December 2011 article (early view): “Importance of Crop Yield in Calibrating Watershed Water Quality Simulation Tools,” by Sujithkumar Surendran Nair, Kevin W. King, Jonathan D. Witter, Brent L. Sohngen, and Norman R. Fausey
Confidence in a simulation tool’s ability to accurately represent and capture the inherent variability of a watershed is dependent upon high quality input data and subsequent calibration. It is essential that these models allow representation of a wide variety of crops and technology combinations for evaluation and provide reasonable estimates of crop yield and environmental impact of crop production.
In general, calibration and validation of SWAT typically has been evaluated by comparing the simulated surface runoff, and nutrient concentration in runoff, against measured values at a watershed outlet. However, the processes affecting the water and nutrient balance in an agricultural watershed are highly influenced by crop production. The goal of this study was to build upon previous research by further investigating the model’s accuracy in simulating crop biomass and yield, surface flow, nutrient loading, and their interaction in a watershed. The authors propose a calibration approach for SWAT by sequentially integrating hydrology, crop, and nutrient components (in the immediate study only nitrogen).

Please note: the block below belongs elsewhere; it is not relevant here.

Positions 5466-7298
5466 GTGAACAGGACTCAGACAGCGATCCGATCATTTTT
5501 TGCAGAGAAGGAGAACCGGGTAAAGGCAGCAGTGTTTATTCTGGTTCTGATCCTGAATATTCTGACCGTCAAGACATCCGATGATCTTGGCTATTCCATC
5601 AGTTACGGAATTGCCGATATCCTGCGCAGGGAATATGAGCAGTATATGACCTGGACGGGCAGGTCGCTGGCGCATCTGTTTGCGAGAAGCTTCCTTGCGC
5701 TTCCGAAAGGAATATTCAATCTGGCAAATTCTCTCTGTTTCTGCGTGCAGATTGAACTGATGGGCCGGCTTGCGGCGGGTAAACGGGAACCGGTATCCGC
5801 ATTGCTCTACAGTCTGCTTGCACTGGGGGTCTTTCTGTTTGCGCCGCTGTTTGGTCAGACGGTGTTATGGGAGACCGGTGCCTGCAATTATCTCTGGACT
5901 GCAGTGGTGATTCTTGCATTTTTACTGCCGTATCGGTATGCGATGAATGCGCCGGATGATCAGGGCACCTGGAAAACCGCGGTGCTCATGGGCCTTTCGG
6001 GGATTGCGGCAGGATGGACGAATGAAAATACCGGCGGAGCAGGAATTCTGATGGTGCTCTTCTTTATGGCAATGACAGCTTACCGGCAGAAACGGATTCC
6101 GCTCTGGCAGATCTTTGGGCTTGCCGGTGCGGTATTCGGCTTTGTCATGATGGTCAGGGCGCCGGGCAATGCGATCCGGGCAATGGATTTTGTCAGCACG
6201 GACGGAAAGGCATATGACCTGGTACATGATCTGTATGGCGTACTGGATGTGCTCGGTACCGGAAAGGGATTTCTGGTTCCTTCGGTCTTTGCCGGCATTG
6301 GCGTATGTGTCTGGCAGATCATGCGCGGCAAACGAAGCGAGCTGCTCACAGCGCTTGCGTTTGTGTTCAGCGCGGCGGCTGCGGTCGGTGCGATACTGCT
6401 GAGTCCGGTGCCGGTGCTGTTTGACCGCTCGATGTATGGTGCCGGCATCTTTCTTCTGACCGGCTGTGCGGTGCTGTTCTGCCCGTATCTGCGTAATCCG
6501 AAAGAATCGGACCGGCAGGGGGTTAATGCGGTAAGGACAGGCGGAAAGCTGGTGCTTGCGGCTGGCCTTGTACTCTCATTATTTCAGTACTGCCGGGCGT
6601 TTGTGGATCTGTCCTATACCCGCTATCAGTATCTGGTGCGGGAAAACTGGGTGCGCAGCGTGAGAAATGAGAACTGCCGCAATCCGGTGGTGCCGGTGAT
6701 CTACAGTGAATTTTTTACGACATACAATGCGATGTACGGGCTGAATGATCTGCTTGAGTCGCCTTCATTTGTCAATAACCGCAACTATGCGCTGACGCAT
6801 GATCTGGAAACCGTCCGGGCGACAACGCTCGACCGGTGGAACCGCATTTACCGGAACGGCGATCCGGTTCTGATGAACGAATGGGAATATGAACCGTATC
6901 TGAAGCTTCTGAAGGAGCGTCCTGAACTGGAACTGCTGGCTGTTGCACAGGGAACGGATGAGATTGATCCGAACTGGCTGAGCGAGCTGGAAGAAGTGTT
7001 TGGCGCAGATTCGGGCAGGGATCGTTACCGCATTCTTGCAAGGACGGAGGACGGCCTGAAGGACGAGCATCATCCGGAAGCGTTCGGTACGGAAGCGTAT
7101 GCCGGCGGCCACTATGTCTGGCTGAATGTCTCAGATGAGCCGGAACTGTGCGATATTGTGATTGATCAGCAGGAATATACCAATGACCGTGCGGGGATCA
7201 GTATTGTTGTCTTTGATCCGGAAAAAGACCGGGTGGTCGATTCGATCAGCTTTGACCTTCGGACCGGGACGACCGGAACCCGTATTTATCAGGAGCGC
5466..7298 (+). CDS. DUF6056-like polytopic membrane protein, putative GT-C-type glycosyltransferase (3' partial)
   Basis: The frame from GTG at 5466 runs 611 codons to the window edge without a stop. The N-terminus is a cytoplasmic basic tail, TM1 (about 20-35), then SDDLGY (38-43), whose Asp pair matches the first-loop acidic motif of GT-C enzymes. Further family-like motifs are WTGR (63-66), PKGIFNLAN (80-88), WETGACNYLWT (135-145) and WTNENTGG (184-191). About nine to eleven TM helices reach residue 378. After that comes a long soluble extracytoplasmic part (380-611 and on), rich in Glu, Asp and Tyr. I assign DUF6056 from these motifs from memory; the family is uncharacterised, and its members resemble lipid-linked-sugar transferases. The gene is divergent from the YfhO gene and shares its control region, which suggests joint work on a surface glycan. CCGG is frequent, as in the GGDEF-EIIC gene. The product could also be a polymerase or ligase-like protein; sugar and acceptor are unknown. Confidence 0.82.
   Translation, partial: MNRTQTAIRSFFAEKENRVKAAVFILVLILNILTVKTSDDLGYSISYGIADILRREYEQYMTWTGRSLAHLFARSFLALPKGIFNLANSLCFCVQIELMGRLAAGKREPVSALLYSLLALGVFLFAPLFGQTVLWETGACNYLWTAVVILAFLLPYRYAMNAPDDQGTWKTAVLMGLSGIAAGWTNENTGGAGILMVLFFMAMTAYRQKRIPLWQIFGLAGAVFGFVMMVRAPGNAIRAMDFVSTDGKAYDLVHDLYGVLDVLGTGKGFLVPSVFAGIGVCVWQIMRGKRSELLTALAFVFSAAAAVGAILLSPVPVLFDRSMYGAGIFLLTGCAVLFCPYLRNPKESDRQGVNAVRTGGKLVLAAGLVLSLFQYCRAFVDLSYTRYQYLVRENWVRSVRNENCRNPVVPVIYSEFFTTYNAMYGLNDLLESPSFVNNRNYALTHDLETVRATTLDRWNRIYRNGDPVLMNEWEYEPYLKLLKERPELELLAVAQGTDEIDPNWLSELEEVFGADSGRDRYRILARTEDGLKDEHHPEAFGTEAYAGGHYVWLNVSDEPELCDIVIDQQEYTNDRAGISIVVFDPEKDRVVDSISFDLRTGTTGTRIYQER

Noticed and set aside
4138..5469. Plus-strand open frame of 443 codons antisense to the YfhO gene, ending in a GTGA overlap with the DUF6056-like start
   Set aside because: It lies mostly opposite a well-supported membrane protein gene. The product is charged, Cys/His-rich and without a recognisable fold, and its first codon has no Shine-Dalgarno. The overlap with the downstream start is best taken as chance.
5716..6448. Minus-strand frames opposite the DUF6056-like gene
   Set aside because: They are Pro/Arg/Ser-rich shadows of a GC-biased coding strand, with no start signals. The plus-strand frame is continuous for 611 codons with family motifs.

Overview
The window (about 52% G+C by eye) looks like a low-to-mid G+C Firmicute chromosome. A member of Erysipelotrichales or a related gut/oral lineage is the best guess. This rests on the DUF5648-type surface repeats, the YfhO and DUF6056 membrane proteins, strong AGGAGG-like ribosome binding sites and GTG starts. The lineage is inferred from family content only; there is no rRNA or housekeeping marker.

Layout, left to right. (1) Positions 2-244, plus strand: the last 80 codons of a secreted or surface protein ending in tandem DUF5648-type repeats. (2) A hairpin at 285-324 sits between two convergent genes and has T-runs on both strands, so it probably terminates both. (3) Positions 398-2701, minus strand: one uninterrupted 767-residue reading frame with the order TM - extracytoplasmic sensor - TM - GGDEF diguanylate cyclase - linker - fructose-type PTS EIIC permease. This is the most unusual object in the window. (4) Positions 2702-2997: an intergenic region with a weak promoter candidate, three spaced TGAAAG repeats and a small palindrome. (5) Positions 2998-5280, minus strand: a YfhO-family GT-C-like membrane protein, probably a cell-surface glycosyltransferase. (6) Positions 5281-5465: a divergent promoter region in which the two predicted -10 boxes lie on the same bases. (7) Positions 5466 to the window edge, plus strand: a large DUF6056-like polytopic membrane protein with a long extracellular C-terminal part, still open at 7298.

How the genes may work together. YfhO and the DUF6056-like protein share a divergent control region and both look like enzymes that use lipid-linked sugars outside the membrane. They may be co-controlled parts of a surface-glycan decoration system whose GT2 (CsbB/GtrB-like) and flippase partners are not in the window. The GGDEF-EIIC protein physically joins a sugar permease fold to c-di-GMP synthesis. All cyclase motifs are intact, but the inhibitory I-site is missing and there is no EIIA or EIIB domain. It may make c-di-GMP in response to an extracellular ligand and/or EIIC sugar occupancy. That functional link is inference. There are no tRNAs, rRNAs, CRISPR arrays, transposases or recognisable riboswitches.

[Please note: I have quoted and paraphrased freely from the article, but the interpretation is my own!]